Security researchers have created a proof-of-concept malware that exploits the tiny, blinking LEDs on your wireless router to secretly leak data to a nearby attacker. A team at Ben-Gurion University's Cybersecurity Research Center (CSRC) demonstrated how these LEDs could be exploited by a malware they created called xLED, which is designed to infect a router and gain full control of its LEDs that usually flash to indicate the device's status.

Status LEDs on common routers display various information about the wireless connection such as mode, speed, status and alerts. In a new research paper titled,"xLED: Covert Data Exfiltration from Air-Gapped Networks via Router LEDs"

To carry out the attack, researchers executed the malicious code within a targeted router to gain control of the status LEDs and modify the firmware on the router. Once modified, the malware can then program the LEDs to flash at fast speeds – over 1,000 flickers per second for each LED – and transmit sensitive data in a binary format to a nearby attacker who can capture it using a remote camera or light sensor.

"Sensitive data can be encoded and sent via the LED light pulses in various ways," Dr. Mordechai Guri, the CSRC's head of research and development who led the study, said in a statement. "An attacker with access to a remote or local camera, or with a light sensor hidden in the room, can record the LED's activity and decode the signals.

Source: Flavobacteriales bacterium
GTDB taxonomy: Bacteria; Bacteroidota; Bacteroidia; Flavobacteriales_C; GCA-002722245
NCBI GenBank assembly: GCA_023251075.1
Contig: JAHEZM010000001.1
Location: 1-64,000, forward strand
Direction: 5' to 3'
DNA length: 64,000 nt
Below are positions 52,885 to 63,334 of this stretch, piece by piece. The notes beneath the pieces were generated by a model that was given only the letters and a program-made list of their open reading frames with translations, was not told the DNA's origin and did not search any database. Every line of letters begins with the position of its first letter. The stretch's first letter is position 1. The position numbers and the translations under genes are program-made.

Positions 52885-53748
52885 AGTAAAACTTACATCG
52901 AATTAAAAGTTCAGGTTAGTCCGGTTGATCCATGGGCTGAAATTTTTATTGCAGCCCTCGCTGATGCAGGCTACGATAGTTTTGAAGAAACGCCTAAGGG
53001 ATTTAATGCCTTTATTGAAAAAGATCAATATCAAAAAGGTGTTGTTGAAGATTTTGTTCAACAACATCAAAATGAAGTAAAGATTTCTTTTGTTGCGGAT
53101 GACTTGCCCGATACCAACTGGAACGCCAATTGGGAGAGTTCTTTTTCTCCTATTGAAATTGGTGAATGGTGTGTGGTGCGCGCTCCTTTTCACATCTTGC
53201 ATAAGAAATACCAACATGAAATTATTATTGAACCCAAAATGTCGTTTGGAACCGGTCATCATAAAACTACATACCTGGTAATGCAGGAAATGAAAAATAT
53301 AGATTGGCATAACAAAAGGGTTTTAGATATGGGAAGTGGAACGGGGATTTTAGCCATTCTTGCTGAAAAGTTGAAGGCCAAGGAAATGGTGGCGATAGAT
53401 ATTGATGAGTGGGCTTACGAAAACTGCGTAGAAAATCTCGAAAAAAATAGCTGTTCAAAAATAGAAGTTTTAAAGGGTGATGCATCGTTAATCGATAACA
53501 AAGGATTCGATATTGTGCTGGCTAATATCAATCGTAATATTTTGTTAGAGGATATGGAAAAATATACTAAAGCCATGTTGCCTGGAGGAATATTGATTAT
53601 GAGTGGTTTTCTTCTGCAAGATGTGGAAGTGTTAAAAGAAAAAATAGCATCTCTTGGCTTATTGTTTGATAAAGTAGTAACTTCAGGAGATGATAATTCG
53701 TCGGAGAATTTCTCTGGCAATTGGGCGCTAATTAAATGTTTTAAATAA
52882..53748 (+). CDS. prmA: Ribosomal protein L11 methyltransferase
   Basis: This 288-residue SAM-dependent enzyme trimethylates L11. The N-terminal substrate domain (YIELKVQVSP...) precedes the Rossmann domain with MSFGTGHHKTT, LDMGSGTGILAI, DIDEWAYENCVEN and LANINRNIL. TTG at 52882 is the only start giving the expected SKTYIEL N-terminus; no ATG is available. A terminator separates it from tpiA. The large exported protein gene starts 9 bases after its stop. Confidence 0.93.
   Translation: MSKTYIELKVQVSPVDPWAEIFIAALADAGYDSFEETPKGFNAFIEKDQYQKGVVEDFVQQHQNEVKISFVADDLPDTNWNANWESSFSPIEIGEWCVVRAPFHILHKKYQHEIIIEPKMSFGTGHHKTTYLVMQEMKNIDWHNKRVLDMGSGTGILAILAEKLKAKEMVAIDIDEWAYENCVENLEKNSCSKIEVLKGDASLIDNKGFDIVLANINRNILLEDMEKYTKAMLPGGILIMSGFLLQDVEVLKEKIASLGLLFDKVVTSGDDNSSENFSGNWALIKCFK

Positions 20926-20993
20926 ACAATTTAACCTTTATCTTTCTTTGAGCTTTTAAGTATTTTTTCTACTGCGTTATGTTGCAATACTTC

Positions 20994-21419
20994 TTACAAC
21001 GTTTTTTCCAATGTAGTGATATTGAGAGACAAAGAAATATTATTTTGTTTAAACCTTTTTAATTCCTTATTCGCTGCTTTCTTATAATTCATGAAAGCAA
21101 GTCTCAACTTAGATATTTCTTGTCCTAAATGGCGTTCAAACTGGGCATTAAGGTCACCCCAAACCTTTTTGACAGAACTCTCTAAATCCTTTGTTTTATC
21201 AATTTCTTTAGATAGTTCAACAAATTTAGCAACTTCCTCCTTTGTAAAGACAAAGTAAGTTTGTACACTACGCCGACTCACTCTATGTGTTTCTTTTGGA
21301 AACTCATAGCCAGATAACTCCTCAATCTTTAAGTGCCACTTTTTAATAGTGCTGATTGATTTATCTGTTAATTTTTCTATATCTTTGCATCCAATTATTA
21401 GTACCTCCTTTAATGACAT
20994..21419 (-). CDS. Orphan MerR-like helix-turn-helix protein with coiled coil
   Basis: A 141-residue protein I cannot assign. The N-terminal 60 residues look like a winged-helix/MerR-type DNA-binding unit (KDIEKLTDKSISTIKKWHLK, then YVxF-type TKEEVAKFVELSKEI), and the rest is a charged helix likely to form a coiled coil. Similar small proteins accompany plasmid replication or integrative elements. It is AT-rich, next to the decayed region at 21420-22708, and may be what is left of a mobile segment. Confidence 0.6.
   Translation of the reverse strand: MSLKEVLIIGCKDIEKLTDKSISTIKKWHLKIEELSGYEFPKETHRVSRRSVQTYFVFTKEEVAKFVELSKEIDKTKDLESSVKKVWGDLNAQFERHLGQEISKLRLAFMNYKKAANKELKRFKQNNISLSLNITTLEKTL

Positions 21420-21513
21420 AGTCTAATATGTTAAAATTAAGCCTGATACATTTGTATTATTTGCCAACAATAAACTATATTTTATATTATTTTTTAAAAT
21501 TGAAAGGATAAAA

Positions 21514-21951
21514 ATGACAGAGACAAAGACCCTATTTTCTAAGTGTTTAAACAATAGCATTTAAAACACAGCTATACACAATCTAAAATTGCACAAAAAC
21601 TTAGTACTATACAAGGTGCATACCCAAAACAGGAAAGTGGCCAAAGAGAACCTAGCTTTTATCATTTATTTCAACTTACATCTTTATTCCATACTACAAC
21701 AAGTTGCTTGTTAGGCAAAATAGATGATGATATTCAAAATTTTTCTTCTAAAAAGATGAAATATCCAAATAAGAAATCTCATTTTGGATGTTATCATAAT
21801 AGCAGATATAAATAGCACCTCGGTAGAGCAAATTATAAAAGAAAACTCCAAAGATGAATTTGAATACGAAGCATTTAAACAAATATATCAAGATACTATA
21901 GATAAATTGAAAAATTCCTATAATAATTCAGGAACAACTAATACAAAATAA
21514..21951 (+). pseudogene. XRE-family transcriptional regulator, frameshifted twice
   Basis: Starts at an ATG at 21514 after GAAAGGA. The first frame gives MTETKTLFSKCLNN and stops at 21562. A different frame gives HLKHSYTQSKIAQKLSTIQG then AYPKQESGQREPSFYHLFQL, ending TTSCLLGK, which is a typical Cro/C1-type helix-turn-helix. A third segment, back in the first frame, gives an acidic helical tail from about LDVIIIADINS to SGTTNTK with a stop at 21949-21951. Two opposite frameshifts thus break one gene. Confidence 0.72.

"Unlike network traffic that is heavily monitored and controlled by firewalls, this covert channel is currently not monitored. As a result, it enables attackers to leak data while evading firewalls, air-gaps (computers not hooked up to the internet) and other data-leakage prevention methods."

A typical router or network switch usually includes six or more status LEDs, which means the transmission rate can be multiplied and speed up the rate at which the data is transmitted and stolen. If a router has six status LEDs, for example, the transmission rate would rise to 6000 bits per second via the fast, blinking LED signals.

Researchers suggested a few countermeasures such as placing black tape over the status LEDs to physically block the optical emanation, placing the equipment in classified rooms that can be accessed by authorized staff, device and cable shielding or window shielding using a special window film.

The researchers have previously explored various other hacking techniques and methods of stealing data via vulnerable electronic devices, particularly IoTs. They have also demonstrated how malware could be used to steal data from computer speakers, headphone jacks, computer fans, hard drives, LED lights on computers, 3D printers and more. They also suggested making sure the firmware on your router is updated to help mitigate any possible cyberattacks.